Our Lives in Fairy Tales

by Mary Grace Ketner

Between “Once upon a time” and “happily ever after,” each fairy tale presents a brilliant metaphor for one stage of life.

In the course of a fairy tale, the protagonist leaves a state of innocence to navigate a path through territory dense with risks and challenges. With courage, integrity, and persistence, s/he prevails to reach the goal. People forge such paths in each stage of their lives, too, and they complete the stage successfully only if they display the same qualities. Psychologist Erik Erikson describes the Stages of Psychosocial Development as: Infant, Toddler, Preschool, School Age, Adolescent, Young Adult, Middle Adult, and Mature Adult.

Fairy tales speak most strongly to persons in the same stage of life as the protagonist. When they don’t seem to “work,” it is often because they are being told to the wrong age or stage of listener. Writer Libby Copeland recently complained in Slate magazine, “I hate reading [fairy tales] to my young daughter. The classic versions are too violent; the Disney versions have bad values.” Aladdin, Snow White, Cinderella? Too violent for her 2 1/2-year-old? Of course, they are! Those classics are for teens and young adults, not toddlers! And the Disney version holds the younger crowd not because the story enchants them but because the production dazzles them.

However, the Disney versions fail with teens. In contrast, teens are awed to discover, for example, Grimm’s original Rapunzel: an abused teenager who finds herself pregnant, an unwed mother who searches for years for her beloved, the father of her twins, only to find he also had suffered as a result of their lust and love. Like Rapunzel, teens feel captive in a prison of their parents’ design; they, too, are dealing with issues of sexuality, love and loneliness. They long for a deep, passionate relationship. “Rapunzel” affirms that such a love can happen, that fulfillment can take a long time, and that love and lust are closely tied–just as teens suspected!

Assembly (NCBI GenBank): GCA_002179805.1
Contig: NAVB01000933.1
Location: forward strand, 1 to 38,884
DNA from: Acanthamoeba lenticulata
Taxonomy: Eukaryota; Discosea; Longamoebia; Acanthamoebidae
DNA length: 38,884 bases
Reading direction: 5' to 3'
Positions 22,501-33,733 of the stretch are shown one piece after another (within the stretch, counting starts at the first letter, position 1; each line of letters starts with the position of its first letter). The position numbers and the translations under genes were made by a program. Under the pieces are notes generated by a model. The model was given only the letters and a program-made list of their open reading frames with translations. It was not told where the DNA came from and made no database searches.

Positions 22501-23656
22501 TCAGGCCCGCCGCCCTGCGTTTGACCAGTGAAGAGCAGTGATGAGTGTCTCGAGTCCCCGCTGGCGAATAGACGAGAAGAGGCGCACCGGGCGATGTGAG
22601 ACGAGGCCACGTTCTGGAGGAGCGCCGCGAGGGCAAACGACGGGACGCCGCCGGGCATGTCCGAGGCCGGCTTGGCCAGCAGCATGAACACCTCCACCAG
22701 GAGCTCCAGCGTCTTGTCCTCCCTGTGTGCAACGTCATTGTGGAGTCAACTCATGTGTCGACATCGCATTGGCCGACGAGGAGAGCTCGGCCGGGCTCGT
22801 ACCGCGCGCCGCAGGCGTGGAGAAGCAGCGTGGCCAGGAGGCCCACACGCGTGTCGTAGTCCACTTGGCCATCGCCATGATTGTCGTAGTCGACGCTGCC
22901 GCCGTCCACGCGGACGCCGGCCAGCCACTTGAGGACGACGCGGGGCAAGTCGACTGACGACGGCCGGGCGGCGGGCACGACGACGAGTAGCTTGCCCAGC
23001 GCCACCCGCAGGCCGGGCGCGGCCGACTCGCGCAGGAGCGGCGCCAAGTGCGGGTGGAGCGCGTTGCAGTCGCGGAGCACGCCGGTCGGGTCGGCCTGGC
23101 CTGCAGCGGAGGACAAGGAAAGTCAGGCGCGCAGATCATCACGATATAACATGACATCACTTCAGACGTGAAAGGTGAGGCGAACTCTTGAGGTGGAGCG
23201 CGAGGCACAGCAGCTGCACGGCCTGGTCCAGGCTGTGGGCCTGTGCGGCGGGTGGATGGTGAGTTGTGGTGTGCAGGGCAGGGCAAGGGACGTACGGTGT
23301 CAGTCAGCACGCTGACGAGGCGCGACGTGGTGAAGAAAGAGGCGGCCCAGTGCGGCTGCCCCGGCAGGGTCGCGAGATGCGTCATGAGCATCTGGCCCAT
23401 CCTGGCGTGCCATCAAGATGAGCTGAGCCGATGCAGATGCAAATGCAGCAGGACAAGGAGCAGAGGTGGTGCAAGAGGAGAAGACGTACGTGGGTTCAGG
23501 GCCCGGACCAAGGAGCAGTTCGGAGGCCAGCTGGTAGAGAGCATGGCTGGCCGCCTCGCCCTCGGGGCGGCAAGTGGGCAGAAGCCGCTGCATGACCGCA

So, how can we determine which fairy tales speak to which audience? The best clue is the protagonist’s age. Listeners in the same life stage will find comfort and hope in that story. Is it about a beautiful princess? Tell it in middle and high schools, where beautiful princesses abound. “Hansel and Gretel”? Tell it to elementary children, sheathed in their nuclear families. Does it begin, “Once there was a King…”? Tell it to middle adults. To craft your tale for its appropriate audience, explore the elements of the story which resonate with that stage in life. Consider the protagonist in light of the conflicts, questions, and virtues Erikson describes for his/her stage in life.

And, what about that “happily ever after”? More than just “The End,” it means the protagonist has accomplished the task for his/her stage in life and is ready for whatever comes next. Isn’t that what happiness is?

While we cannot deeply understand fairy tales set in stages of life we’ve not yet journeyed into, we can certainly enjoy tales from the stages we’ve survived. At my stage, I can appreciate all of them!

About Mary Grace

Mary Grace was hooked on storytelling when she learned you get more hugs for telling stories than for talking on the radio or writing a book. A Texas Commission on the Arts Touring Roster performer, she tells fairy tales and other stories at schools, festivals, and events in San Antonio and south Texas. Her book Ganzy Remembers was a Banks Street College selection, and her CD “Ghostly Gals and Spirited Women” received a Storytelling World Gold Award. Mary Grace and Megan Hicks serve as Principal Simpletons at the Fairy Tale Lobby, an NSN Discussion Group and communal blog.